He said the best way to uncover causal relationships between food consumption and health effects is to use a clinical blind trial, where information about which participant is getting which treatment is hidden from both participants and those administering the treatments.

“There are measurable, beneficial effects from consuming fatty fish. But since lean fish contain very little omega-3, I'm sceptical about whether consuming this type fish in itself has health effects, aside from keeping us from eating less meat,” Bjørkøy says.

See if you have metabolic syndrome:

Metabolic syndrome means that you have a number of risk factors for cardiovascular disease and type 2 diabetes.

A person is considered to have metabolic syndrome if they meet at least three of the five criteria listed below. The only thing you can check yourself is your waistline. But if your waistline measurement exceeds these numbers, you should consider going to the doctor to check your blood pressure, blood sugar levels and your cholesterol and triglyceride levels. Here are the five criteria:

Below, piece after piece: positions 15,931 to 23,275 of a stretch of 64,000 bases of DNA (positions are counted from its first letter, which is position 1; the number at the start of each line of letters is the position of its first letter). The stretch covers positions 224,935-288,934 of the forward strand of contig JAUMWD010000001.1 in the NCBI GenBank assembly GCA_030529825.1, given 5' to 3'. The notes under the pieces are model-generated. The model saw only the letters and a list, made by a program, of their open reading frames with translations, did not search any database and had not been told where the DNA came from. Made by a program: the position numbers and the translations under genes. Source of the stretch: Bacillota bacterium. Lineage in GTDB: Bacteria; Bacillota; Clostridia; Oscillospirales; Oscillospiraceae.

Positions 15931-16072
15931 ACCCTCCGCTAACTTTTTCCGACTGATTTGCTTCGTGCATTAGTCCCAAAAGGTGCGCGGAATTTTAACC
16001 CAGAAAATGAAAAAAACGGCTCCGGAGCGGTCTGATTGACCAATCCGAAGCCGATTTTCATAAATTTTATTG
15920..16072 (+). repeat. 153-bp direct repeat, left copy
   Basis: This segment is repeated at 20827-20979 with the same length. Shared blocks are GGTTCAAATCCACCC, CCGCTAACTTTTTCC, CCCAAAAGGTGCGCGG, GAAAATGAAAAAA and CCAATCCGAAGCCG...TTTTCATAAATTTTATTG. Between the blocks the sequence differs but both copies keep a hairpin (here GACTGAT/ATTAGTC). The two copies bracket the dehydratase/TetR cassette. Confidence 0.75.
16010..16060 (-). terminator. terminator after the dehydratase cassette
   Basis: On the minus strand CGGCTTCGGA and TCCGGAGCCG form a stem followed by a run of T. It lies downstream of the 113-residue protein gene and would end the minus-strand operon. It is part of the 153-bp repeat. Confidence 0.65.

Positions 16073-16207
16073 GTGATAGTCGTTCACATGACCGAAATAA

Waistline: 94 cm or more for men, 80 cm or more for women.
Blood pressure: 130/85 mm Hg or more.
Blood sugar: 5.5 mmol / L or more
Triglycerides: 1.7 mmol / L or more
HDL cholesterol: less than 1.0 mmol / L for men and less than 1.3 mmol / L for women.

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Read the Norwegian version of this article at forskning.no